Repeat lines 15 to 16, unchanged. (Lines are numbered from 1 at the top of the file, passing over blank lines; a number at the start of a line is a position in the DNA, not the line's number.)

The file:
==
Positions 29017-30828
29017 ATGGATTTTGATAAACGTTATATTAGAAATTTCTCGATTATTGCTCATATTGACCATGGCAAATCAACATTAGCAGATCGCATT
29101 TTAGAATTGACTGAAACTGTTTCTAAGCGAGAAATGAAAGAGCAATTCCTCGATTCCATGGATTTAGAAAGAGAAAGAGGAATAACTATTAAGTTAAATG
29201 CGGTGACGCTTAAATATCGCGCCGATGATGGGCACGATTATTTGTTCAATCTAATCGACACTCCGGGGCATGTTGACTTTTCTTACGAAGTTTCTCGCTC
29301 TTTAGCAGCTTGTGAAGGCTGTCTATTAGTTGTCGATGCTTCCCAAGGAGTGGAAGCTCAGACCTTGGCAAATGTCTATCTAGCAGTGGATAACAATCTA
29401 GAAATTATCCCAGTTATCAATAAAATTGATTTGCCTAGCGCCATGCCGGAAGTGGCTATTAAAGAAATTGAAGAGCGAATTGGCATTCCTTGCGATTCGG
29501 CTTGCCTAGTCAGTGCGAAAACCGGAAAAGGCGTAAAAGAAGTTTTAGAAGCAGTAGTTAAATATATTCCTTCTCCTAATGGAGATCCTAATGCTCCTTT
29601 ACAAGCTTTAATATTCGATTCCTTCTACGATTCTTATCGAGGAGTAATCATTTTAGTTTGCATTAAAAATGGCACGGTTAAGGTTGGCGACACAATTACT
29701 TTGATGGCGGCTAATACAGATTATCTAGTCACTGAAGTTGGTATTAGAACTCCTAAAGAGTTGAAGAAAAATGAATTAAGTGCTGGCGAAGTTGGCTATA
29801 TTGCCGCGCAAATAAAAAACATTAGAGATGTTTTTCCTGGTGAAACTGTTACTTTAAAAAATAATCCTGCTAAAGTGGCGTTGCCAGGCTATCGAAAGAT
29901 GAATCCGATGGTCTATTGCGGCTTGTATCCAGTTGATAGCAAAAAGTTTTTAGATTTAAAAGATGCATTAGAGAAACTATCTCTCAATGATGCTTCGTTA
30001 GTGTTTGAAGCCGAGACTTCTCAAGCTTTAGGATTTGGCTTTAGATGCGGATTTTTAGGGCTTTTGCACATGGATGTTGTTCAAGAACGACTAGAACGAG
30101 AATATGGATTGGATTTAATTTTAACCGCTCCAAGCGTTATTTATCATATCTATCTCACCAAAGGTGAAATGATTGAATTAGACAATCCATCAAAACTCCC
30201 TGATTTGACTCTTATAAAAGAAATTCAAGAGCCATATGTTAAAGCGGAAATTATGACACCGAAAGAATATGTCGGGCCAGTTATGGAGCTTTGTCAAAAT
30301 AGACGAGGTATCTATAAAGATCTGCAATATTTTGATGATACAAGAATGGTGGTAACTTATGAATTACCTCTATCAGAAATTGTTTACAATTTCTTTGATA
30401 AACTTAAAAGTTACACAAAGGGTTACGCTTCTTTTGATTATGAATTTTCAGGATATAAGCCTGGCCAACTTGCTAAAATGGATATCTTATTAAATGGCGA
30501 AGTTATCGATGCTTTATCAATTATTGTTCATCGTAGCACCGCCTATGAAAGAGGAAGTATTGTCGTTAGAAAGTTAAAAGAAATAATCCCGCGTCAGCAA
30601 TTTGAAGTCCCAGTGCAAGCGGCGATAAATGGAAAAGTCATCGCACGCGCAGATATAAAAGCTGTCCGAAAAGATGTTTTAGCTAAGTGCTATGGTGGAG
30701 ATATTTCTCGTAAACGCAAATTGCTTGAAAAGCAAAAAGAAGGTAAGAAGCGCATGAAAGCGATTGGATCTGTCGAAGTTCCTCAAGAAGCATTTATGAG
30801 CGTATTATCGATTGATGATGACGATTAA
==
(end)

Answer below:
30301 AGACGAGGTATCTATAAAGATCTGCAATATTTTGATGATACAAGAATGGTGGTAACTTATGAATTACCTCTATCAGAAATTGTTTACAATTTCTTTGATA
30401 AACTTAAAAGTTACACAAAGGGTTACGCTTCTTTTGATTATGAATTTTCAGGATATAAGCCTGGCCAACTTGCTAAAATGGATATCTTATTAAATGGCGA